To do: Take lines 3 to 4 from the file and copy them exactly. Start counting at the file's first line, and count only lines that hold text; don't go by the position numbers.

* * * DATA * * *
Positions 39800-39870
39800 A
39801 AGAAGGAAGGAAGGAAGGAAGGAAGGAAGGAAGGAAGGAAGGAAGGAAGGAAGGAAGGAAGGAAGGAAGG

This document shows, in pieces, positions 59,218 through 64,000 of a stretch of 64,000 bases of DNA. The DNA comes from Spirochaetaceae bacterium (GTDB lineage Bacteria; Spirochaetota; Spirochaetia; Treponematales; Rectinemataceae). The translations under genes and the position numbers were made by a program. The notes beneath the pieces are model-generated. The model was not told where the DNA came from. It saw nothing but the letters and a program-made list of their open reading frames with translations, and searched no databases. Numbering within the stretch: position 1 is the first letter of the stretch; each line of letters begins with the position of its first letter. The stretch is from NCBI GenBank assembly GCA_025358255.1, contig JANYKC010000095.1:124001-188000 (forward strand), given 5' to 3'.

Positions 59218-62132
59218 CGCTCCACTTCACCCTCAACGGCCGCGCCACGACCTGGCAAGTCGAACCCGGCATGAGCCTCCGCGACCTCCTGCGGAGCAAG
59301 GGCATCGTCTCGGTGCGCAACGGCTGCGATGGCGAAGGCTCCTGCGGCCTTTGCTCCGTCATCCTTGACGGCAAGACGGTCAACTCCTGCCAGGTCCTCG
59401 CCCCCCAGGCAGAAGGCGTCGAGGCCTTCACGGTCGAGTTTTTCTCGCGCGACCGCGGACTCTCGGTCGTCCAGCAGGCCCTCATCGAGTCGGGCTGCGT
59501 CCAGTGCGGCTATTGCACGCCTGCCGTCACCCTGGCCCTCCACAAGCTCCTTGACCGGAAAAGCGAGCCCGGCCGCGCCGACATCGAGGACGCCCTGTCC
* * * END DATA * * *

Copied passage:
39801 AGAAGGAAGGAAGGAAGGAAGGAAGGAAGGAAGGAAGGAAGGAAGGAAGGAAGGAAGGAAGGAAGGAAGG

This document shows, in pieces, positions 59,218 through 64,000 of a stretch of 64,000 bases of DNA. The DNA comes from Spirochaetaceae bacterium (GTDB lineage Bacteria; Spirochaetota; Spirochaetia; Treponematales; Rectinemataceae). The translations under genes and the position numbers were made by a program. The notes beneath the pieces are model-generated. The model was not told where the DNA came from. It saw nothing but the letters and a program-made list of their open reading frames with translations, and searched no databases. Numbering within the stretch: position 1 is the first letter of the stretch; each line of letters begins with the position of its first letter. The stretch is from NCBI GenBank assembly GCA_025358255.1, contig JANYKC010000095.1:124001-188000 (forward strand), given 5' to 3'.